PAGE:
“I had a fat-client version of MCIPay built with AVR Classic up and running within a few months of taking some ASNA’s training classes,” says Forrest Forbus, Management Control’s IT Lead Programmer. Today, ten years later, all of Management Control’s applications run on the Microsoft platform, use AVR.

In 2002 Microsoft introduced the .NET Framework and its Visual Studio .NET integrated development environment (IDE). .NET offered many improvements over the old COM model, but perhaps most notable was .NET’s ability to abstract away much of the complexity of building browser-based applications.

Because of its affinity with creating browser-based apps, Management Control embraced the Microsoft .NET as a natural and powerful addition to their arsenal of development tools. Still, for their small staff, the challenge to migrate their AVR Classic applications to .NET was judged to be extremely rigorous for such a small staff. And so they waited to see how ASNA and .NET would fare over the long haul.

COM vs. .NET: Where’s the Rub?

As any programmer will tell you, there are important and complex technical differences between the classic Windows COM client-server runtime environment and the newer Microsoft .NET framework. They draw upon different libraries of code and they perform differently with different requirements.

For Management Control the siren call of the Internet made the effort of moving to .NET worthwhile. The deployment model alone with browser-based development was quite appealing to Management Control. Being able to offer its customers application access through a browser, where nothing is required on the client but a browser, Management Control would eliminate tons of deployment, licensing, and client PC configuration issues.

Management Control clearly saw the advantages of .NET, but had been waiting to see how ASNA would respond with AVR before it invested its modest resources to a code conversion. Meanwhile many questions remained. How would its customers respond to the opportunities provided by the new Microsoft .NET framework? Was this new framework worth the effort for the benefit of its clients? Would there be a means to “migrate” their AVR code to .NET instead of the difficult task of “converting” the code?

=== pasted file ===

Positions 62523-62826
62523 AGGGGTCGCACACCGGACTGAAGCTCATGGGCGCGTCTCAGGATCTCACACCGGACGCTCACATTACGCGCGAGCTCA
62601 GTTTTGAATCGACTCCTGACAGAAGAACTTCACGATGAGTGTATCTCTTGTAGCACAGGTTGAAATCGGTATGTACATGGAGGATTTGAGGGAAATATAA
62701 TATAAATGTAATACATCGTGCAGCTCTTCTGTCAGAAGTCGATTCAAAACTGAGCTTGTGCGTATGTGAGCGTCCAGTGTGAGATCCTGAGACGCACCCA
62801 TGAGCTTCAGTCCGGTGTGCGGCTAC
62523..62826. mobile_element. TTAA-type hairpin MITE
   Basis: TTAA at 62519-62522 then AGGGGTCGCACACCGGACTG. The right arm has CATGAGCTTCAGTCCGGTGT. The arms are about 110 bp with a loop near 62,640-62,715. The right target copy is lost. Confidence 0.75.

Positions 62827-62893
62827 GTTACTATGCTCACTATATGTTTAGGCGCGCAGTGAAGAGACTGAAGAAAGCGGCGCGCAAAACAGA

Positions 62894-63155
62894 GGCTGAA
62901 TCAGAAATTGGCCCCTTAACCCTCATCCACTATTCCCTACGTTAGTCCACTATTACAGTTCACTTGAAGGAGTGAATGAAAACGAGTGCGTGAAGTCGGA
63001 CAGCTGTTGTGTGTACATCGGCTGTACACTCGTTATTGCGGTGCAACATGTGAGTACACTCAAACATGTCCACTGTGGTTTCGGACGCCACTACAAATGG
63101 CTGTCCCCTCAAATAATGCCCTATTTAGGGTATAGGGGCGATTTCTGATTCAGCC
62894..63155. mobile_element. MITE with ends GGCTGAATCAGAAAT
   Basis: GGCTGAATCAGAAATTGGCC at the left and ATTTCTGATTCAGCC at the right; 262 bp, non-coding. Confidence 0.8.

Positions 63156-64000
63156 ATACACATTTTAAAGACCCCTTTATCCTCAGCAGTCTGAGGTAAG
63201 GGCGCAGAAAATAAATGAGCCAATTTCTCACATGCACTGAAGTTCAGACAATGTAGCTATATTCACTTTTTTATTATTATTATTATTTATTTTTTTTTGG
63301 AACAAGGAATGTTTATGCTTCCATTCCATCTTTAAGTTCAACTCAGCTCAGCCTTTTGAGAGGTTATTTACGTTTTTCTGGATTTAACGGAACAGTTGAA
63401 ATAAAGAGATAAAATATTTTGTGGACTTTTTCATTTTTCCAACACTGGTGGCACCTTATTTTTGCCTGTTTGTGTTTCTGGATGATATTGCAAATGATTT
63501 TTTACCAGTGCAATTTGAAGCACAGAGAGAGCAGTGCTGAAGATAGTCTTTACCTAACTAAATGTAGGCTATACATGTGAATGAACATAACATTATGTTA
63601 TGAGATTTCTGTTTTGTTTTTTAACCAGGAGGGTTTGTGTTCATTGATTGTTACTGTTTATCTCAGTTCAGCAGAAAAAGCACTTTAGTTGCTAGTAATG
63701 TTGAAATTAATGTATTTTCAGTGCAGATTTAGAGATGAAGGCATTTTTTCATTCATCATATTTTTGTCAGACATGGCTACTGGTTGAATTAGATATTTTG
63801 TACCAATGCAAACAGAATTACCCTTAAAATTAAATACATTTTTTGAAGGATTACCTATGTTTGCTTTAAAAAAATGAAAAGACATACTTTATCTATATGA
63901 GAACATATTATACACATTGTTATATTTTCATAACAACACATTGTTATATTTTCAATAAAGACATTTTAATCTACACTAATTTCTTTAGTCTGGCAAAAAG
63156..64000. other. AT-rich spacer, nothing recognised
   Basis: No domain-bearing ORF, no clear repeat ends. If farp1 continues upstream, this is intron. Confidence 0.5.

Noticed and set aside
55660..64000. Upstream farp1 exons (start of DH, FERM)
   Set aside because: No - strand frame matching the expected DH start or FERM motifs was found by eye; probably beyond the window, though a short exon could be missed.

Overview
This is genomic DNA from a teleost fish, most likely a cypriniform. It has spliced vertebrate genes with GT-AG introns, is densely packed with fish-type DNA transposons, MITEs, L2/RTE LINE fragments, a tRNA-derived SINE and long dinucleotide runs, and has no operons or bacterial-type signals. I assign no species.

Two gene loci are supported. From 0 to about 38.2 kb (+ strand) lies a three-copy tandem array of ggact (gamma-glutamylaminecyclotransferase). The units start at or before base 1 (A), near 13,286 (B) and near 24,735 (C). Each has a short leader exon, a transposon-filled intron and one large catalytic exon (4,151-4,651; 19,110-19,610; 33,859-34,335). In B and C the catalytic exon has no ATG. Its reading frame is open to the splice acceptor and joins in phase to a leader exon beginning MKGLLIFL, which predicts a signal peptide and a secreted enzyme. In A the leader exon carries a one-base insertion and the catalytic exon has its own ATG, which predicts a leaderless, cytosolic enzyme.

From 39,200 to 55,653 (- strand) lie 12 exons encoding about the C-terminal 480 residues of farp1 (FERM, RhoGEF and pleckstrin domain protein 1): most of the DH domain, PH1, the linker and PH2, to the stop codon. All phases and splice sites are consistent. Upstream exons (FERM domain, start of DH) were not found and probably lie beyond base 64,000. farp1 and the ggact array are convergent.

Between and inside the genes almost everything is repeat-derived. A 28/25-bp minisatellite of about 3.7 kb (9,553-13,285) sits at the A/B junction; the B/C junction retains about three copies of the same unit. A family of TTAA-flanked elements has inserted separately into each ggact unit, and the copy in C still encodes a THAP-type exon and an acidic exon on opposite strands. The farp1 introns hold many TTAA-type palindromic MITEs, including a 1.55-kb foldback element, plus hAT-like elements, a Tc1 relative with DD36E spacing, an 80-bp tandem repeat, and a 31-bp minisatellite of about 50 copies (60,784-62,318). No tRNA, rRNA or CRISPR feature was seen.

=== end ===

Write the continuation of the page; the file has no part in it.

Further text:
And after careful appraisal and consideration, Management Control decided it was time to work with .NET through ASNA’s Visual RPG for .NET product. ASNA does offer an Upgrade Assistant that helps bootstrap the conversion of AVR Classic to AVR for .NET. Alas, the Upgrade Assistant only directly supports conversion from AVR Classic fat clients to AVR for .NET fat clients and Management Control didn’t need that—they needed browser-based applications.

However, the lack of automated tooling didn’t stop Forrest and his team. They rolled up their sleeves and started coding. While the team’s experience with AVR Classic streamlined their move into AVR for .NET, there was still plenty for them to learn. Creating a browser-based version of the MCIPay application was their first formal project.

The Management Control Experience Migrating ASNA Visual RPG COM to .NET

“Reducing the number of fat-clients was not our primary goal,” says Forrest Forbus. “Our main goal was to more efficiently get the large amounts of data the clients have for processing. We wanted to provide features for our clients to enable them to run their own reports, manage their own employee timesheets, conduct scheduling, and enable certain Human Resources functions through a website.”